In a remarkably sparse and careful narrative, Steward O’Nan delivers an incisive look into the lives of European Jewish refugees who fought to establish Israel as an independent Jewish state. O’Nan solidly roots his story in the surroundings of the final years of the British Mandate in Palestine, giving his characters a patina of realism, the every-person who could have been. There is no superfluous detail in this novel. Practically every word is given to the reader as a reluctant gift.Throughout, there is a sense that words alone could never be sufficient to explain the events O’Nan describes, and yet a reader can’t help but keep turning the pages, desperate to find out more.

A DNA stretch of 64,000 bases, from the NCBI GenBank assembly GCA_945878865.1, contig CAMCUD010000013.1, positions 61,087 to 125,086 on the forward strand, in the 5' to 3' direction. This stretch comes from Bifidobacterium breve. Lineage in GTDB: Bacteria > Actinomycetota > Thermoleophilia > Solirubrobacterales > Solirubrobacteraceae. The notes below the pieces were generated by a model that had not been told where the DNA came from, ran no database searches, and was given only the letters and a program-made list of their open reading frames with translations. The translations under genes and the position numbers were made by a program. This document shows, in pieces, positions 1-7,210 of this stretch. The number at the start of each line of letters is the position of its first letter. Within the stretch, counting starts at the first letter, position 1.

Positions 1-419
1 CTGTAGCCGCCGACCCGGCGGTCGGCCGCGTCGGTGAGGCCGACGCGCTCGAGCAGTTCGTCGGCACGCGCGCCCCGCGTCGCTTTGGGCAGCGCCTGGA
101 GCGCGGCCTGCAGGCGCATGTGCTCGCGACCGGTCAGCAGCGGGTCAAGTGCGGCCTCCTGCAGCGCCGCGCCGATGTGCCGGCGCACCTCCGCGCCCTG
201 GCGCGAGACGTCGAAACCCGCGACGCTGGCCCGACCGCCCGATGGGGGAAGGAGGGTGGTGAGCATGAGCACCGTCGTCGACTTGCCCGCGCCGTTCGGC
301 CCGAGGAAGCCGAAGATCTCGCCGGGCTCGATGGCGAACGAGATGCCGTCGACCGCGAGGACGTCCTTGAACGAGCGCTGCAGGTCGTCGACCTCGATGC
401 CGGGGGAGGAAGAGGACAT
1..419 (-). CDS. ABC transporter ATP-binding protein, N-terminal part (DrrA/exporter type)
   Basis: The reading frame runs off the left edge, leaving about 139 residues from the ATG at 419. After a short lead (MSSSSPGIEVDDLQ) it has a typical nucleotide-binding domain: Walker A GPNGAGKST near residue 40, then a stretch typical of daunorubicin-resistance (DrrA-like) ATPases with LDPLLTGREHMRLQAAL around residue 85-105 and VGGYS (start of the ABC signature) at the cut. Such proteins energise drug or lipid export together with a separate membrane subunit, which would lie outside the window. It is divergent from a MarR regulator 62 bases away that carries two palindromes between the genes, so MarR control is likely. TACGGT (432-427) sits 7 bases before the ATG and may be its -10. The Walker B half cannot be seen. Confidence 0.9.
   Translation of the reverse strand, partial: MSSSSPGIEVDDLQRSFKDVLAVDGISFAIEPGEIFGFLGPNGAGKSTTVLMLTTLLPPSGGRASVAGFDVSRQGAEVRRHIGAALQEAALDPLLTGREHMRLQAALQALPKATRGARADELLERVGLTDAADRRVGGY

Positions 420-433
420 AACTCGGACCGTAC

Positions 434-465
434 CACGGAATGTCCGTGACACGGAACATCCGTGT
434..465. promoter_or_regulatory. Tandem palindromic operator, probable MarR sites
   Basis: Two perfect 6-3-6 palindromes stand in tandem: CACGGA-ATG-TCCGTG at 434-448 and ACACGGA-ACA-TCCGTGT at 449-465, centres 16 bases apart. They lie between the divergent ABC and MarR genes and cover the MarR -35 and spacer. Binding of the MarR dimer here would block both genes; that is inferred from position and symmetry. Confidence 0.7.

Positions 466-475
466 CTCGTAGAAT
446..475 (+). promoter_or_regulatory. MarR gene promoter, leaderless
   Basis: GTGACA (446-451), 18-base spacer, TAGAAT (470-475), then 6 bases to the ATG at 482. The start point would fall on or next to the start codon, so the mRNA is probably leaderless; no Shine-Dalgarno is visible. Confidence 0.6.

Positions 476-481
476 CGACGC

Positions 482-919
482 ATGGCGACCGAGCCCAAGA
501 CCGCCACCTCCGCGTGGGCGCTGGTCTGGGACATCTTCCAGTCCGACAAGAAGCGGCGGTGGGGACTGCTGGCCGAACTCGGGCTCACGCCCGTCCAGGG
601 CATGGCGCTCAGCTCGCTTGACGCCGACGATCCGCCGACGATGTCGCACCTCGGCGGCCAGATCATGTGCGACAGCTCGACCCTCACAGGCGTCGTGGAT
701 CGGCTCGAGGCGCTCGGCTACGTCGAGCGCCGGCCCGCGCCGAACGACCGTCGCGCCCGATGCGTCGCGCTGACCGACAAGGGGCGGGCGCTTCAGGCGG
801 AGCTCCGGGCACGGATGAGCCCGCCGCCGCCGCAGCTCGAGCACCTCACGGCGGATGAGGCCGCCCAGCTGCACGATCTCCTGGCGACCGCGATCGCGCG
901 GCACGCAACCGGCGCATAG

When individuals reluctantly take part in history – not because of some deeply held conviction, but because the paths they expected to travel in their lives have been violently cut off. When individuals struggle to create relationships with friends, lovers, and a national identity, not because they have never been able to do so, but because everyone and everything with whom they were connected was destroyed. These are the characters that populate O’Nan’s novel. Some readers will inevitably find it difficult to relate to them, as O’Nan shows how little they know of themselves, and how little readers can be trusted with details. This can make City of Secrets a frustrating read, especially for readers who prefer descriptive narrative prose and complex character-driven plots hey can really sink their teeth into. Readers who are able to persevere through the silences and mysteries will be rewarded with a deeply thoughtful perspective of human behavior. The deceptive simplicity of O’Nan’s language makes City of Secrets keeps readers at arms length until the final page is turned. It is in completing and reflecting on this book that readers will understand the true extent of O’Nan’s literary power.